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 Post subject: Risk assessment after Arc Flash study
PostPosted: Wed Jan 05, 2022 7:52 am 

Joined: Tue Mar 05, 2019 5:47 am
Posts: 10
Hi All

I didn't find it and this question is with me for some time. In latest revisions of NFPA70E we have Risk Assessment part where we can estimate :
- likelihood
- severity (study)

and calculate overall risk. As far I see we can use whatever method for it. This is clear but what to do next with results? NFPA say "take further safety measures" so it is not very specific. Let me make example:
- Main LV switchgear - switching (normal operation) IE=80cal/cm2 (very high), Likelihood (low) overall risk high- what next ? Do I need PPE for switching OFF/ON or I can ignore it in this case ?
- Main LV switchgear - opening doors to do infrared scan live , IE= 4 cal/cm2 (low) likelihood (low distance> 30cm) overall risk low - Do I need PPE to open energized panel to see bare copper busbars ?
- Industrial panel - automation job (not electrical but close to main switch which is fully covered with plexi) - IE 3 cal/cm2 (low) and likelihood (low) overall risk low.

For me it will make sense if I can say - overall risk for some lighting panel is low and despite it is 12 to 3 cal/cm2 we can state no arc rated PPE is needed to operate or do some replacement. And for other panels where high IE ( >40 or 65 cal/cm2) exists we can say that even for normal switching we need PPE as overall risk is too high. What you think? Any proper guideline ?

What I follow for a time being is table 130.5(C) with likelihood estimate in NFPA70E which is straight forward. In EU we have lower approach distance( called vicinity zone or live work zone) for LV it is no touch and 30cm as shock hazard distances. When it comes to arc flash it needs to be easy to understand to electricians when they have to use PPE and when not. I started once discussion about risk assessment and I saw it is too complicated. How do you approach it in recent arc flash studies ?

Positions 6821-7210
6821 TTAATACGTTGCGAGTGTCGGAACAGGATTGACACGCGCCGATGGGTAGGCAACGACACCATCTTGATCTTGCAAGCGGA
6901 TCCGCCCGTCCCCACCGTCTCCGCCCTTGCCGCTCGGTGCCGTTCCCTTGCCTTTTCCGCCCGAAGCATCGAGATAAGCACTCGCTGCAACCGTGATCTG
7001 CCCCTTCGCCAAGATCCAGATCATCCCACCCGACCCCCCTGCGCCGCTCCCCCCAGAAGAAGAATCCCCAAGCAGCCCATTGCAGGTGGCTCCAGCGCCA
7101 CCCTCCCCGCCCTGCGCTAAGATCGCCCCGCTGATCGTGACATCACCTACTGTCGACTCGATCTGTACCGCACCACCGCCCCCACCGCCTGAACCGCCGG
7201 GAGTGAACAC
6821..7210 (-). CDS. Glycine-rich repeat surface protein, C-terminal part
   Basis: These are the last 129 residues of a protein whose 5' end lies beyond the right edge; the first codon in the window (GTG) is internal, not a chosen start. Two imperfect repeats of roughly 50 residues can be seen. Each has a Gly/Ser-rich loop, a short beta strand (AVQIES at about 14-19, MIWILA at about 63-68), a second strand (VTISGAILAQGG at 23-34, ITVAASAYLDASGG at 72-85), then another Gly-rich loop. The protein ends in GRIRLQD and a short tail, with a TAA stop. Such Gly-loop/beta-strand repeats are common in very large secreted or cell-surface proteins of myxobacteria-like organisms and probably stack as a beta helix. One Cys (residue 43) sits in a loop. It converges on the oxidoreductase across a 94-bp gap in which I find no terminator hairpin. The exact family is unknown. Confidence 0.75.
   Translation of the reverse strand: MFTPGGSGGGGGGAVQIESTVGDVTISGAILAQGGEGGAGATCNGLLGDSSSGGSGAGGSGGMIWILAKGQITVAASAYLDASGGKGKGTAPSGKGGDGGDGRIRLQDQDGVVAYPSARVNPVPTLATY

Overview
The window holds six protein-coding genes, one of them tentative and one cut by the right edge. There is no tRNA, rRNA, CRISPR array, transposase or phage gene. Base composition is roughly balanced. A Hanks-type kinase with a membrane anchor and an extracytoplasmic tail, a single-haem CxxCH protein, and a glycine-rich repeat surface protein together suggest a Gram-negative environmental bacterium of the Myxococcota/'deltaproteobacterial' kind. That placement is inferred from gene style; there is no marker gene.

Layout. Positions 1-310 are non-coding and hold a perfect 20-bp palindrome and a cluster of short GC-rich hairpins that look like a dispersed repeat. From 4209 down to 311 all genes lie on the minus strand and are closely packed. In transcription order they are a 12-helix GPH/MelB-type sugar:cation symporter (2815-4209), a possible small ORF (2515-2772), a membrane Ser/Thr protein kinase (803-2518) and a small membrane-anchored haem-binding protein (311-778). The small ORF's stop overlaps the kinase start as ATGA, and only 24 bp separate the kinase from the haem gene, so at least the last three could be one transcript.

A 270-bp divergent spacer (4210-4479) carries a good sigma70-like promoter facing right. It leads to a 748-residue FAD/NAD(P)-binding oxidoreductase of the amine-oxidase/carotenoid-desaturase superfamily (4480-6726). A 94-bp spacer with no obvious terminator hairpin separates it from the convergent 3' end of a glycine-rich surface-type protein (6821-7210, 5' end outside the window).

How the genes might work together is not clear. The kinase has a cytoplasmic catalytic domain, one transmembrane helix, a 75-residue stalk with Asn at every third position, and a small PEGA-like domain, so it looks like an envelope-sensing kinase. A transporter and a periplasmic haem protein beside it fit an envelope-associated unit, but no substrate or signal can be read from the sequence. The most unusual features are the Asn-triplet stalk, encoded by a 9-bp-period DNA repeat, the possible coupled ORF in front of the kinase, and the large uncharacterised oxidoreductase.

I saw few studies where risk was estimated in 3x3 matrix compiled with AF results and overall risk was produced for each panel but it has nothing to do with activity you do (reading meter, infrared scanning, switching or direct busbar measurements).


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 Post subject: Re: Risk assessment after Arc Flash study
PostPosted: Thu Jan 06, 2022 7:16 am 
Sparks Level

Joined: Thu Apr 18, 2019 11:42 am
Posts: 63
In my opinion, you do the assessment as follows:

1) categorize the risk with NO mitigation
2) categorize the risk with mitigation

That should point you to whether or not PPE is needed. I would say though that if maintenance has not been performed, if there are installation issues, noticeable damage, etc. then that will point you to PPE in most cases.

I really don't like the subjective procedure for risk assessment as the NFPA 70E guidance lays out. I found a very nice paper on the internet at one point, that used IEEE 493 as a means to take the subjectivity out of the risk assessment (incorporated layers of protection method). The data in IEEE 493 was later updated by the Army to include more recent failure data.

Mike


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